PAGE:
Purdue at Notre Dame
Auburn at Tennessee
Rhode Island at Brown
Georgia at Clemson
Idaho St. at Idaho
Kent St. at Ohio
Texas A&M at LSU
Cincinnati at Memphis St.
Texas at Texas Tech
Muhlenberg at Ursinus

B TEAM WINS, 9-3:
Ruggers Drop Opener

By DAVID MILDNER
The Michigan Rugby Football
Club dropped a 17-6 decision to
Windsor in the league opener for
both teams last Sunday. A com-
bination of frequent penalties
against Michigan and domination
of the lineouts by a strong, well-
drilled Windsor squad spelled dis-
aster for the visiting Wolverines.
Michigan held a 6-5 advantage
late in the first half, after Joe
Clare kicked a pair of three-point
penalty goals. A missed tackle in
the backfield allowed a Windsor
winger to score a try (similar to a
football touchdown) which was
converted into a goal, worth five
points.
The lead was relinquished on a
second Windsor try. The conver-
sion attempts failed, but Windsor
took an 8-6 margin into the inter-
mission.
SOUTHWEST ONTARIO UNION

Michigan winger Bill Fleish-
man of the offensive play in
the second half, although neither"
team could muster a sustained
drive. Numerous infringements by
the Wolverines gave Windsor a
pair of penalty goals and a penal-
ty try, while the Michigan for-
wards repeatedly failed to gain
possession of the loose ball.
Tyrus Gerlach kicked a pair of
penalty goals to lead the Michigan
B team to a 9-3 victory following
the A game Sunday. A try by
John Adams late in the first half
gave the Wolverines a 9-0 inter-
mission advantage which , was
never seriously challenged.
The Wolverines take on the Chi-
cago Lions in Ann Arbor this Sat-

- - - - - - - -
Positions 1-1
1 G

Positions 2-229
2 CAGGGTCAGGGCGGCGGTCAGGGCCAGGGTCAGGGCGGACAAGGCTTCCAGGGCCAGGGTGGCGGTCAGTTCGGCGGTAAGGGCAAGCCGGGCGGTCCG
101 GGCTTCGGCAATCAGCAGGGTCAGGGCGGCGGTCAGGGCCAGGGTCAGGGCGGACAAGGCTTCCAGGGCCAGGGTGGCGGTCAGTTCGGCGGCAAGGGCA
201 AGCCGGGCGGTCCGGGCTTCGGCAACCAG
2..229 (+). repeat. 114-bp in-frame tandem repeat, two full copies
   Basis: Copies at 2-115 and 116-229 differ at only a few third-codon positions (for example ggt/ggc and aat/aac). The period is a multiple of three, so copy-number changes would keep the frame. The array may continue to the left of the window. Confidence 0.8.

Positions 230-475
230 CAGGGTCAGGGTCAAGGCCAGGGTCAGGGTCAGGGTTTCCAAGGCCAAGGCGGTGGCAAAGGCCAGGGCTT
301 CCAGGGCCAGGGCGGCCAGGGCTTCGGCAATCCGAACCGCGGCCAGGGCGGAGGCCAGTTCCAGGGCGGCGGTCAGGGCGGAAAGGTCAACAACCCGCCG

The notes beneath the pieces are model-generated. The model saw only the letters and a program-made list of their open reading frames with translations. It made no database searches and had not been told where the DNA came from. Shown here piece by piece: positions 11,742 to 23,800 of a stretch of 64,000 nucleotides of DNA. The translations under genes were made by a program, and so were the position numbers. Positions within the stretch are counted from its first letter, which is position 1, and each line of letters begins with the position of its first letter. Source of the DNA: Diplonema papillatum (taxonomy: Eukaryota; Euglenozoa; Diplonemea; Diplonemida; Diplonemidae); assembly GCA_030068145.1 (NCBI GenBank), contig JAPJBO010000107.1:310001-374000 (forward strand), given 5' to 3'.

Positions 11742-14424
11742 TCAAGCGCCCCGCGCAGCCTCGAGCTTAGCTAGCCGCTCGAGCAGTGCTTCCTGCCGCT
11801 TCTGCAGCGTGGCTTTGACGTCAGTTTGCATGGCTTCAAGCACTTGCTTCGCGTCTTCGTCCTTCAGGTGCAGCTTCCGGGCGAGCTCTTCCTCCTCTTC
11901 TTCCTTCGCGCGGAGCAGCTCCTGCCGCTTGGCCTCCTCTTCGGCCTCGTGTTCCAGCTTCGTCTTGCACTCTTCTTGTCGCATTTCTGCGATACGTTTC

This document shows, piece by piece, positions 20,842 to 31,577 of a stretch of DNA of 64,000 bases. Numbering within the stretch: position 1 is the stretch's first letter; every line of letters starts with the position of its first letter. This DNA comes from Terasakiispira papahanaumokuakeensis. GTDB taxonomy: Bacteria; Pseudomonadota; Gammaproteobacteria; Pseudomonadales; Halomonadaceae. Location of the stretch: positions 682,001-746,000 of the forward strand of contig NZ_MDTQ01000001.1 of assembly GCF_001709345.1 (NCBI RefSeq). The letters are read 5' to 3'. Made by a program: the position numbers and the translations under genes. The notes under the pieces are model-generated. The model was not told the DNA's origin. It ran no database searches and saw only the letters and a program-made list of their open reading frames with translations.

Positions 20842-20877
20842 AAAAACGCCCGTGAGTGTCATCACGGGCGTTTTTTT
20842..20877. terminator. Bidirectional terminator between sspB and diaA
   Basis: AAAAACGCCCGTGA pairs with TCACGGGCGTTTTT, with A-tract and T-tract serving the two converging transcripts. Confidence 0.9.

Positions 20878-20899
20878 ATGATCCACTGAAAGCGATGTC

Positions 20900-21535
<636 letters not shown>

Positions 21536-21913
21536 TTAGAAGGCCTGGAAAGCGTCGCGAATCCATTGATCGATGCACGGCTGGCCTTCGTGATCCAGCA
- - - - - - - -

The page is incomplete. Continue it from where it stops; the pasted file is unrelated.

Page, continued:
urday, and entertain the Univer-
sity of Toronto on Sunday. Both
games will be at 3 p.m. on Wines,
Field.

We Iare
looking
for
Chemical and
Mechanical
Engineers
to fill challenging career positions in
the petroleum industry.
If you are genuinely interested in starting
your career with a dynamic, expanding
petroleum company, come in and talk to
us at Atlantic Richfield.
Our representative will be on campus
to interview interested candidates from
9 a.m. to 4 p.m., Wednesday, October 4,
in the Placement Office.
AtlanticRichfieldCompany A
An equal opportunity employer'

Blackrock
Windsor
Michigan
Michigan State

W L
1 0
10
01
0l1

PF
15
17
6
3

PA
3
6
17
15

HOWE
NOW*
Support Writer-in-Residence

Coeds:
"Let us style a
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OPEN 6 DAYS
The Dascola Barbers
near Michigan Theatre

{ B

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A representative from the Jervis B. Webb Company will be on
Campus-
OCTOBER 5, 1967
Graduating Students-Opportunities are excellent for those who
desire a career in the Material Handling industry and are in-
terested in diversification of training in all product areas-from
designing to wherever your abilities carry you in this exciting

r ~

II